The amount, billed to Chinhoyi University of Technology, is said to have been accumulated in power consumption for the month of June alone, further cementing accusations that most ZESA bills are unrealistic and usually based on estimates.
The power utility firm, itself ironically sitting on mounting debts to its regional suppliers, recently began to cut power supplies to both individuals and businesses that have defaulted in honouring their bills.
ZESA owes Mozambique’s Cahora Basa more than US$50 million in unpaid electricity bills and has blamed it on the economic conditions of the country, which has been in a recession for the better part of the past decade.
An uncompromising Willard Munemo, the ZESA area Manager for Mashonaland West province, told the ZimDiaspora during the weekend power utility would soon cut off supplies to a farm owned by the Chinhoyi University of Technology.
"I do not see anything newsworthy about that. The farm should just pay us the money because it consumed power worth that much, simple," said Munemo.
"If they fail to pay, we will treat them like any other customer, which means switching them off.
"The Minister, Engineer Elias Mudzuri gave us the green light and we will do just that."
Farm management, on the other hand, argues that the government-owned power utility firm could have made a typographical error, and has asked the ZESA management to revisit the bill before it could be settled, while ZESA officials are adamant that their calculations are a true reflection of the farm’s electricity consumption and want the farm to pay.
Documents made available to the ZimDiaspora indicate that the farm has been billed an average amount of USD2000 during the past five months, which combined is twice lower than the outstanding one month bill.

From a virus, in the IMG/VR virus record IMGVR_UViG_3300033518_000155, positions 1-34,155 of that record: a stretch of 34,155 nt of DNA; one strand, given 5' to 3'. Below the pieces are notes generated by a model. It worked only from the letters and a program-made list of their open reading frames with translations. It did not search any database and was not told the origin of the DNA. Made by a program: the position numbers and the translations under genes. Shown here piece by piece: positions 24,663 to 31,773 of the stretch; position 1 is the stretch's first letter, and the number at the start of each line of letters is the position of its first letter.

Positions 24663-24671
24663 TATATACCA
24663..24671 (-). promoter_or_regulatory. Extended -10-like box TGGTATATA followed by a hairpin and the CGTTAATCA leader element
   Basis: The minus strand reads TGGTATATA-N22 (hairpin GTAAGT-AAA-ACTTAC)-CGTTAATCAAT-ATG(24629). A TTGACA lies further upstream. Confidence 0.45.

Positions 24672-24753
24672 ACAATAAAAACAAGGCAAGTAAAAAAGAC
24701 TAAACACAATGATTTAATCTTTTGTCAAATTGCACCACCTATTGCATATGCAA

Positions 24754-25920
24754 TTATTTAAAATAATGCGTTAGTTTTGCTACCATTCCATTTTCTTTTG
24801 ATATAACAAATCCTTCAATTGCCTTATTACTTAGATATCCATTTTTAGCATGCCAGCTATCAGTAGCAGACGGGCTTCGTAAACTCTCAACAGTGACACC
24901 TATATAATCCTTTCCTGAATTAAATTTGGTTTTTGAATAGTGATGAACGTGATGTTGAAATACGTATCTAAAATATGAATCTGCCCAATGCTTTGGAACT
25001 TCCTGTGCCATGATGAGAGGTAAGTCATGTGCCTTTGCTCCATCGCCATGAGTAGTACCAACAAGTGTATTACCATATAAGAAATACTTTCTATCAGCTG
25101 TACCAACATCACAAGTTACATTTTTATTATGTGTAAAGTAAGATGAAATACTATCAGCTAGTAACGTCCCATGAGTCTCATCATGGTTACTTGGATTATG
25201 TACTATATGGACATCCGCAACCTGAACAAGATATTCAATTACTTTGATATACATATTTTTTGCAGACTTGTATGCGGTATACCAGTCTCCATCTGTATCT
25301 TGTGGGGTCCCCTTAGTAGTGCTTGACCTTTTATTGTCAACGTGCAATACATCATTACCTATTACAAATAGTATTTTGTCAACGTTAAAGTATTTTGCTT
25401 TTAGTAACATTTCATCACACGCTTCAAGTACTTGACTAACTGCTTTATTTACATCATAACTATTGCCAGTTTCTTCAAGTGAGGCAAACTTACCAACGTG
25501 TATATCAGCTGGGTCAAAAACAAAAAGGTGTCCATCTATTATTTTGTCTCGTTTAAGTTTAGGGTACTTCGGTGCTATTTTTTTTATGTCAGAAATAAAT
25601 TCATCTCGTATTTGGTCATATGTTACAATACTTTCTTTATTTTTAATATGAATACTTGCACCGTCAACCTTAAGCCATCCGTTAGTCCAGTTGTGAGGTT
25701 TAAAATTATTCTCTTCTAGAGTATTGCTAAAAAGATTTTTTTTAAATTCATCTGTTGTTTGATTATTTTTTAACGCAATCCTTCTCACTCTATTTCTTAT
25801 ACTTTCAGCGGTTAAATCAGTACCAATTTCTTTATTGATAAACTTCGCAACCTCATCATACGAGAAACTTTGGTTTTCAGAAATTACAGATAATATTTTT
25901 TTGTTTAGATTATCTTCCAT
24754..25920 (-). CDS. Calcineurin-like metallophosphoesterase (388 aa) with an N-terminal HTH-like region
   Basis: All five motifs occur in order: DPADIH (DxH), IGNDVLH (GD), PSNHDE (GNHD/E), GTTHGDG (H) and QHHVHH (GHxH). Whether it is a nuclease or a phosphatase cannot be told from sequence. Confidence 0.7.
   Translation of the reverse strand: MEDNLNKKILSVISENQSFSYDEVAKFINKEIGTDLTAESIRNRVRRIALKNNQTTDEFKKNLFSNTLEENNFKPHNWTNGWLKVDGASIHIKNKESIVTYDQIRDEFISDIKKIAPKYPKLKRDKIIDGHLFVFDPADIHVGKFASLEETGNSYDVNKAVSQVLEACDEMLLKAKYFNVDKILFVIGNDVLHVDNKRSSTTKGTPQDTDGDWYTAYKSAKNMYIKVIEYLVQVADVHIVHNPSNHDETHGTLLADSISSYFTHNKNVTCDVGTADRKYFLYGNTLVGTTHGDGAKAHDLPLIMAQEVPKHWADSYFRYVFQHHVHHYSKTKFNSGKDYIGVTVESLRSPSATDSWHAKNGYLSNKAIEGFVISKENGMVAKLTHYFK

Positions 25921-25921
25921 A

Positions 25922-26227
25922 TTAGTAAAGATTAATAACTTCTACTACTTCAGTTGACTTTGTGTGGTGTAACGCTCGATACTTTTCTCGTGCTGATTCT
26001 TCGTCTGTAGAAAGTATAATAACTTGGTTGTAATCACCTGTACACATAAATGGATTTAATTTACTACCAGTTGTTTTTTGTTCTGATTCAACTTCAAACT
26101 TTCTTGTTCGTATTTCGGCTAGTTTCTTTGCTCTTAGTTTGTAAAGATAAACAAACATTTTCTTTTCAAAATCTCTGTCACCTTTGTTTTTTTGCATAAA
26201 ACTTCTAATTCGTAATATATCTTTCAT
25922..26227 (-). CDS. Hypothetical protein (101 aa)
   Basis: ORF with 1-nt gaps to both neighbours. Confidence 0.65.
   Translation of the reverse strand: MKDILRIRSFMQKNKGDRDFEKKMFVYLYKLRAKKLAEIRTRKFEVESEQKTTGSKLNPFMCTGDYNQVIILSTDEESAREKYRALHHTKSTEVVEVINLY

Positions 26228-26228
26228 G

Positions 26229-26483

Other farms in and around the town were billed in the range of USD2000 for the month of June.
During the weekend, the university farm’s officials met with ZESA management in Chinhoyi in their desperate but sterile bid to have the matter resolved but the power supplier insisted on payment of the US$23 000.
Acting farm accountant, Simon Nhema told our correspondent that the tertiary institution could not afford to settle such a bill because its farm coffers were empty.
"We cannot raise such an amount in our economy and that automatically means that we are not in a position to pay such a bill," said Nhema.
"We are still trying to realise revenue from the maize crop that we harvested a few weeks ago, and at the prevailing price of USD250 per tonne, we will need 100 tonnes to clear that bill, which is threatening the viability of our farm"
If farm management fails to pay and ZESA goes on to switch off power supplies, Zimbabwe’s cereal problems would turn to even worse due to an already critical supply of wheat.
According to statistics from the Southern African Development Community (SADC), Zimbabwe has the highest cereal deficit for 2009, among the 15 countries that make up the regional bloc.
An erstwhile bread basket of Southern Africa, the landlocked former British colony has a deficit of 1 million tonnes of cereal, due to collapsed agricultural production that dates back to President Robert Mugabe’s disastrous land reform program of 2000.
The geriatric ruler then deployed war veterans, the ZANU (PF) youth militia and other marauding supporters of his party to violently take over productive farmland from white commercial farmers, in an operation that left at least five farmers dead.
The expropriated land was later on parceled to influential politicians and senior officers of the uniformed forces, who have failed to maintain production levels, thereby relegating the country to a basket case.
Mozambique temporarily pulled the plug on Zimbabwe in 2008 due to an unpaid US$10 million bill, which has ballooned to the latest figure and continues to rise due to Zimbabwe’s successful government-government negotiation of a grace period for the settling of the debt, which resulted in the waiver of payment until the unity government became fully organized.
Mozambique granted the grace period at a political level.